Book cover of Poverty Creek Journal

Scott F. Parker Author Of The Joy of Running qua Running

From my list on the inner life of running.

Why am I passionate about this?

I’ve been running for a quarter of a century now, ever since I got the irresistible urge in high school to quit the soccer team and make my way over to cross-country practice junior year. In that time, running has been a source of mental clarity and physical expression for me, a source of joy and even of meaning. Naturally, it has become one of the focuses of my writing life, too. I’ve written three books about running and now write the On the Run column for Sport Literate. It is gratifying to write about a sport that has such a rich literature.

Scott's book list on the inner life of running

Scott F. Parker Why did Scott love this book?

Drawing from a year of entries in his running journal and writing beautiful, compressed prose, Gardner explores the relationship between the inner and the outer world of a runner. A veteran of the sport—he’s been at it for decades—and something like a disciple of its spiritual esoterica, he captures those running moments that so many of us struggle to articulate: “One of the reasons you slog through the summer is to be in shape when a day like this appears. A day when you step away from your body and take the body in, this gliding presence no longer yours, though once, you think, it might have been.” Poverty Creek Journal is a meditation on the profundities of a body in motion.

By Thomas Gardner,

Why should I read it?

1 author picked Poverty Creek Journal as one of their favorite books, and they share why you should read it.

What is this book about?

"That rush in between when it all comes undone. Knowing its edge like your own pulse and breathing. As I knew them this morning, racing a 10K in late-spring heat, the taste of panic in the last two miles as everything slipped away, losing time and barely finishing. A tingling in my limbs as if I were driving on ice, the road beneath me suddenly gone, the feeling of that in my hands. Deeper than words, being lost for a moment and then being done. Left with a pounding, stiff-legged stagger."

Spiritual improvisations, radiant acts of attention: echoing Thoreau's Walden,…


Book cover of The Edge of Reason

Bruce Spydar Author Of Awakening Down Under

From my list on light reads for long-haul travel.

Why am I passionate about this?

As an independent traveller, and throughout a career supporting international nature conservation, I’ve been fortunate to see many far-flung places of the world. Over the years, technology (eg. smartphones, internet, social media) has radically changed the way we travel, and indeed our expectations. Nowadays we want instant access, instant answers, instant results; we hate waiting for anything. However, long-haul travel still demands us to wait... in airport lounges, at train stations, bus stops, and onboard our transport while we endure long hours before reaching our destination. While some aspects have changed, patience, humour, and a good book still remain the best companions for any long journey.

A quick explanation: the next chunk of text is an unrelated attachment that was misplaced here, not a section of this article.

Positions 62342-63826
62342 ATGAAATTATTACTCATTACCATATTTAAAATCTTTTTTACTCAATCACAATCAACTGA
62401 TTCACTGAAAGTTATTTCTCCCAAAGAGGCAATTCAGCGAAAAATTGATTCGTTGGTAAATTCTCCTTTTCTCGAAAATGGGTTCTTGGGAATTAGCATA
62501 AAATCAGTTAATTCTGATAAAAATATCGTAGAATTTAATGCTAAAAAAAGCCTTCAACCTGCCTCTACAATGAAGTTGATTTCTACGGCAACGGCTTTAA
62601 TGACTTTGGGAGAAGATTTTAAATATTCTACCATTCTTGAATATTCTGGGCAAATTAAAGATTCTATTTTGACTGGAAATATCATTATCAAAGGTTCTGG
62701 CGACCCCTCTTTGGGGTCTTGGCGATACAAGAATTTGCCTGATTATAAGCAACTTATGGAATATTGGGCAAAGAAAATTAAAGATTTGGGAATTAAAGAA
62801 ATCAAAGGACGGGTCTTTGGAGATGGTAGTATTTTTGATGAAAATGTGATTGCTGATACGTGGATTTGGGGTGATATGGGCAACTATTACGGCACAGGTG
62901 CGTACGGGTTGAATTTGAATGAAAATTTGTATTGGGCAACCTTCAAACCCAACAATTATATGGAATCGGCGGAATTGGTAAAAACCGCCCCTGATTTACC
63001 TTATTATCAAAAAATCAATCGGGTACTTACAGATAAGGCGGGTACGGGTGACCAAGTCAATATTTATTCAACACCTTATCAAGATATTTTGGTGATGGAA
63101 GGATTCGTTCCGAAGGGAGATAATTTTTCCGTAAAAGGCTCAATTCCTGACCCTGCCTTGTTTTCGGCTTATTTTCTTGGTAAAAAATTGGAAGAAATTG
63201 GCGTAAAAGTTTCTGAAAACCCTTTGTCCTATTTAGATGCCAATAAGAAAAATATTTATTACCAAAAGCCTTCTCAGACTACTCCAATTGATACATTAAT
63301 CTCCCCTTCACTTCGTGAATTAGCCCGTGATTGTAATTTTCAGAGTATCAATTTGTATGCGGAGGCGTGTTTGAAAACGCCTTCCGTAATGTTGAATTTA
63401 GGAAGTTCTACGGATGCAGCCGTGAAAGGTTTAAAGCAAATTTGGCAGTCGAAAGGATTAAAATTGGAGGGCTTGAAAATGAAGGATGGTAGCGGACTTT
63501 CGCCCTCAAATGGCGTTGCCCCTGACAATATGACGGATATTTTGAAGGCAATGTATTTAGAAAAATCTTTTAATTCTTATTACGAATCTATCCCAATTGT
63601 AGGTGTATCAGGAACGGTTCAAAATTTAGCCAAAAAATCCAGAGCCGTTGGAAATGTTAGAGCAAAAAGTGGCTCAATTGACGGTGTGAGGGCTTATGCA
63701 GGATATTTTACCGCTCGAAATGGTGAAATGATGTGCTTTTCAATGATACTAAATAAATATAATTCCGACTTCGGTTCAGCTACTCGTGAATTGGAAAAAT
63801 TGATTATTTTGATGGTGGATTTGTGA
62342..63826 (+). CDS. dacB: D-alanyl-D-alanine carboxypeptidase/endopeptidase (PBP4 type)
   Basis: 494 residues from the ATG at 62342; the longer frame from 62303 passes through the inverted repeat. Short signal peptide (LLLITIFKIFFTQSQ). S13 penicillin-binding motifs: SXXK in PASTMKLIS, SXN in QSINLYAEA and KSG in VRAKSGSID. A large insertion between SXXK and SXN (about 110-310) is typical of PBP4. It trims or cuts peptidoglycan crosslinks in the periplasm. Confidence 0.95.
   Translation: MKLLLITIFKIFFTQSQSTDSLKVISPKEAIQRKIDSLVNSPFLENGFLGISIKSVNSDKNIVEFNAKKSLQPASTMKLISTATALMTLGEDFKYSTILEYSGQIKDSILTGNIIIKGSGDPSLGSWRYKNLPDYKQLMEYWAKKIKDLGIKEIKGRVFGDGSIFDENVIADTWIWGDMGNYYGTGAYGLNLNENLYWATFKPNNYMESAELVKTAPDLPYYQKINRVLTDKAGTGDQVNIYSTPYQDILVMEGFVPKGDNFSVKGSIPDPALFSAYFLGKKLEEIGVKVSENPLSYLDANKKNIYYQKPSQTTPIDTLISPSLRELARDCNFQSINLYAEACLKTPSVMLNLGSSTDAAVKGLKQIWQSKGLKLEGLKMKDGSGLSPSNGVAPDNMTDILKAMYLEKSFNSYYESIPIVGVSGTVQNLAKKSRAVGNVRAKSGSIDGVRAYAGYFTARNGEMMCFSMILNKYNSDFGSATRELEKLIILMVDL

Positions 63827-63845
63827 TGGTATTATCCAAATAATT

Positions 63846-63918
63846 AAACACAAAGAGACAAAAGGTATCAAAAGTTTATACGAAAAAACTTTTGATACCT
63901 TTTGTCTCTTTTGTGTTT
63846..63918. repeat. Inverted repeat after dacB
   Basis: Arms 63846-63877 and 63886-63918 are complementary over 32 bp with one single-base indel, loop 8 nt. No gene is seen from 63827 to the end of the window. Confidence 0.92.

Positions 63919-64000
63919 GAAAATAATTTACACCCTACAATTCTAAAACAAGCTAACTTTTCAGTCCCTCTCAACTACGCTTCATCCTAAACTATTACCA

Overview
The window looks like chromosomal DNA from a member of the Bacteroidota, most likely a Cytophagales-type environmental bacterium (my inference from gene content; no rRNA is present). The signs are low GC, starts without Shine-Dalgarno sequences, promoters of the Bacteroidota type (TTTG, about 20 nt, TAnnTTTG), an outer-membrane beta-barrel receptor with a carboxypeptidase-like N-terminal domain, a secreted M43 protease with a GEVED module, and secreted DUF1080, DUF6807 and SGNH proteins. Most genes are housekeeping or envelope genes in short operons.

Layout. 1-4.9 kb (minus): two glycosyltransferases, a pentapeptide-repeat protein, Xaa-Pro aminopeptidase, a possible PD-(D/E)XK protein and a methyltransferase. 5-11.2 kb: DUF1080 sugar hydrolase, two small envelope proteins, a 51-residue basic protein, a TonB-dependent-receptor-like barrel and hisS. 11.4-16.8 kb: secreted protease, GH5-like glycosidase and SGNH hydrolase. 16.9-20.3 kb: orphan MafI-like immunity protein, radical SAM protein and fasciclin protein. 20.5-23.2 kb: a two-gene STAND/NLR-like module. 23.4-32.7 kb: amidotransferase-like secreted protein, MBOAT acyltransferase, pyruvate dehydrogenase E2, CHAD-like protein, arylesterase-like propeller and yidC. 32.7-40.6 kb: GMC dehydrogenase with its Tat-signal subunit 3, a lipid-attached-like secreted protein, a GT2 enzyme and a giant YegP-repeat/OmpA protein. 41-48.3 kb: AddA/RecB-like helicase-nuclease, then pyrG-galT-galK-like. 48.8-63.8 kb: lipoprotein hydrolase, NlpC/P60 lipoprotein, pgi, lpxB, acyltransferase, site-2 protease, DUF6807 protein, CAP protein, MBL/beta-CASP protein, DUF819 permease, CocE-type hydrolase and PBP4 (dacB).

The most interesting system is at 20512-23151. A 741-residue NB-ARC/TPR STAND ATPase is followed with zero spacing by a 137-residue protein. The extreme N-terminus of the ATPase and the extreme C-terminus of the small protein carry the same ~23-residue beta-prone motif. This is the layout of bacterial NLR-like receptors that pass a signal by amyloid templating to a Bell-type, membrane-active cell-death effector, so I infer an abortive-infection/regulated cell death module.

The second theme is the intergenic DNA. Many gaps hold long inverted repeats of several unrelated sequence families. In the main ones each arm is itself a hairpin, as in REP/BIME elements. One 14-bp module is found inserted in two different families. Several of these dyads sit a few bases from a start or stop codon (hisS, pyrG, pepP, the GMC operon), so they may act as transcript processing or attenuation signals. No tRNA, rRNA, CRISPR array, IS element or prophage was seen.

Bruce's book list on light reads for long-haul travel

Bruce Spydar Why did Bruce love this book?

The Bridget Jones series is amongst my all-time favourite reads. Bridget’s character has so many aspects that I can identify with, and so many of us experience insecurities about our looks, our talents and our love lives. The whole series is extremely entertaining, but there’s a specific part of The Edge of Reason that resonates with me: the fear I’ve always had when travelling, of ending up in police detention abroad through no fault of my own. It’s fabulously entertaining, but also thought-provoking.

By Helen Fielding,

Why should I read it?

1 author picked The Edge of Reason as one of their favorite books, and they share why you should read it.

What is this book about?

With an introduction by journalist Hadley Freeman

9st 2, cigarettes smoked in front of Mark 0 (v.g.), cigarettes smoked in secret 7, cigarettes not smoked 47 (v.g.).

Bridget's second diary ushers in a reformed woman. She is no longer a smoker (well, not much), the wilderness years are over, and she is at last united with man-of-her-dreams Mark Darcy. But things aren't perfect: there's an eight-foot hole in the wall of her flat, she's increasingly worried about a certain boyfriend-stealing beauty, and her friends' mad advice is getting her nowhere - something has to change. And so Bridget decides to…


Book cover of Diary of a Worm

Steve Patschke Author Of Don't Look At It! Don't Touch It!